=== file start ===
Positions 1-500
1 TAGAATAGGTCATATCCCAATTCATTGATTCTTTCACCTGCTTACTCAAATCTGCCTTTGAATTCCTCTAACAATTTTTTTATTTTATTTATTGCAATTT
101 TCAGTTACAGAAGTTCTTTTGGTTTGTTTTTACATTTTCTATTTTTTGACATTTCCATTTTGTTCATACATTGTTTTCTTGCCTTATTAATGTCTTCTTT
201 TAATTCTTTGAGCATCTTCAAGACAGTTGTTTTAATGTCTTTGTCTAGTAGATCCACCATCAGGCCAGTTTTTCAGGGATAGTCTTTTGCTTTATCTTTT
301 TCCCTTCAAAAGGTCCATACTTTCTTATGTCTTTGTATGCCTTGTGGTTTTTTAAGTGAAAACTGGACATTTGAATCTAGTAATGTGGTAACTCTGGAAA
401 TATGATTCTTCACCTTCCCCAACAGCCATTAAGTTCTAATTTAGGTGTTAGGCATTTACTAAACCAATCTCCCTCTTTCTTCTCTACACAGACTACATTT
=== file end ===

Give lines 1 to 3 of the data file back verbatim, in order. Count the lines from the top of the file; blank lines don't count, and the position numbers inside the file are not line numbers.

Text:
Positions 1-500
1 TAGAATAGGTCATATCCCAATTCATTGATTCTTTCACCTGCTTACTCAAATCTGCCTTTGAATTCCTCTAACAATTTTTTTATTTTATTTATTGCAATTT
101 TCAGTTACAGAAGTTCTTTTGGTTTGTTTTTACATTTTCTATTTTTTGACATTTCCATTTTGTTCATACATTGTTTTCTTGCCTTATTAATGTCTTCTTT